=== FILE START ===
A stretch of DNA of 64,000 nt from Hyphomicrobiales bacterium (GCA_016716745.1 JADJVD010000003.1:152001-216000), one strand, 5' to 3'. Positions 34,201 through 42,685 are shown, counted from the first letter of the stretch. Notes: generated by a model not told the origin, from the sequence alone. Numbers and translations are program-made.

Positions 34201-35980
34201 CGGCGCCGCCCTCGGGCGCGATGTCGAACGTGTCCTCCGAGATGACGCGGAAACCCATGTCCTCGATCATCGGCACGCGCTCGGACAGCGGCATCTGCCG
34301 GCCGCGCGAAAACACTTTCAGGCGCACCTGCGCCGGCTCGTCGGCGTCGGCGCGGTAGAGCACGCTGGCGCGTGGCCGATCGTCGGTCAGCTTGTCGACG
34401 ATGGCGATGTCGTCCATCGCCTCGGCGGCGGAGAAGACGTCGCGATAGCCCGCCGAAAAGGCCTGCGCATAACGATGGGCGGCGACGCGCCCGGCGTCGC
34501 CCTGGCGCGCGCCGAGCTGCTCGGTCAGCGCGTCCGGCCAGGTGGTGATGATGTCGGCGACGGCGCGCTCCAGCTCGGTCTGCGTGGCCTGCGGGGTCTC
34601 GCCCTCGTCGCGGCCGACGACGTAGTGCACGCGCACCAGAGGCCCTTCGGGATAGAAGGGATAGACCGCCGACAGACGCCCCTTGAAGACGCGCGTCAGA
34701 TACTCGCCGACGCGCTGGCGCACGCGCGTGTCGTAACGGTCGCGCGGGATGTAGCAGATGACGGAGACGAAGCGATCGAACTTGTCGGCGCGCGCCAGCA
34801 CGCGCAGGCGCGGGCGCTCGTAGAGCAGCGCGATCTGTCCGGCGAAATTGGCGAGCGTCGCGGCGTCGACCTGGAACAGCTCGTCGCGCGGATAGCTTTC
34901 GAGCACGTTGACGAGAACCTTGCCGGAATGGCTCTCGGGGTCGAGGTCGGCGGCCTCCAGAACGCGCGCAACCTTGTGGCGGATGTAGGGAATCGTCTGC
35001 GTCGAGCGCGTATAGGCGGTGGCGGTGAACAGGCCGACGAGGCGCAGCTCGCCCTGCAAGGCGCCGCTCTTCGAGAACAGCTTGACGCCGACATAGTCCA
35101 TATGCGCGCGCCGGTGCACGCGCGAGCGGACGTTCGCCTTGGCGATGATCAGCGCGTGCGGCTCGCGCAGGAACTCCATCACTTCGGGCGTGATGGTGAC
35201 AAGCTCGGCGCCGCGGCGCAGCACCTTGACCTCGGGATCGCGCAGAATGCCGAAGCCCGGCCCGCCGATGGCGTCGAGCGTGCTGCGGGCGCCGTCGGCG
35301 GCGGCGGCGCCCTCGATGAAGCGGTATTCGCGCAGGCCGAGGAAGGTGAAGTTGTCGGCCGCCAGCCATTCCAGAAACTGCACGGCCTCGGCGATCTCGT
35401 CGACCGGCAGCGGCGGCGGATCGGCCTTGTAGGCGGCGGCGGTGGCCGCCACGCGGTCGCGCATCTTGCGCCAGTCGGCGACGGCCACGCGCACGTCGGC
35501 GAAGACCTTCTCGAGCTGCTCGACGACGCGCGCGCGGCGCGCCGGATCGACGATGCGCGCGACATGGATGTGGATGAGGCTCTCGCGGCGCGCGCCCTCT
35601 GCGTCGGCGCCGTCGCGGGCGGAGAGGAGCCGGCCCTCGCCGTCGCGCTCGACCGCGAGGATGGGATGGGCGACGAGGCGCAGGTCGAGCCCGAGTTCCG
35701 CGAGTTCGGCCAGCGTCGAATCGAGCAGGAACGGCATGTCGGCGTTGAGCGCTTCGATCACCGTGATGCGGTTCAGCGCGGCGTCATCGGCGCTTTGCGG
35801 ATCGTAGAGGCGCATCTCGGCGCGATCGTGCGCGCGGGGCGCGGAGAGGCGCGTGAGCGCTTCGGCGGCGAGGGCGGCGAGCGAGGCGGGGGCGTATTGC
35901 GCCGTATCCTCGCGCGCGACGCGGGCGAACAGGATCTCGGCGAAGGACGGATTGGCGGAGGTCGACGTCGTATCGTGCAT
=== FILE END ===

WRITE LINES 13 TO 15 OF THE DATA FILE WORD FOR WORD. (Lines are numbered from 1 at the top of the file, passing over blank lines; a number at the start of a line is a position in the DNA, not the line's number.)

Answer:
35201 AAGCTCGGCGCCGCGGCGCAGCACCTTGACCTCGGGATCGCGCAGAATGCCGAAGCCCGGCCCGCCGATGGCGTCGAGCGTGCTGCGGGCGCCGTCGGCG
35301 GCGGCGGCGCCCTCGATGAAGCGGTATTCGCGCAGGCCGAGGAAGGTGAAGTTGTCGGCCGCCAGCCATTCCAGAAACTGCACGGCCTCGGCGATCTCGT
35401 CGACCGGCAGCGGCGGCGGATCGGCCTTGTAGGCGGCGGCGGTGGCCGCCACGCGGTCGCGCATCTTGCGCCAGTCGGCGACGGCCACGCGCACGTCGGC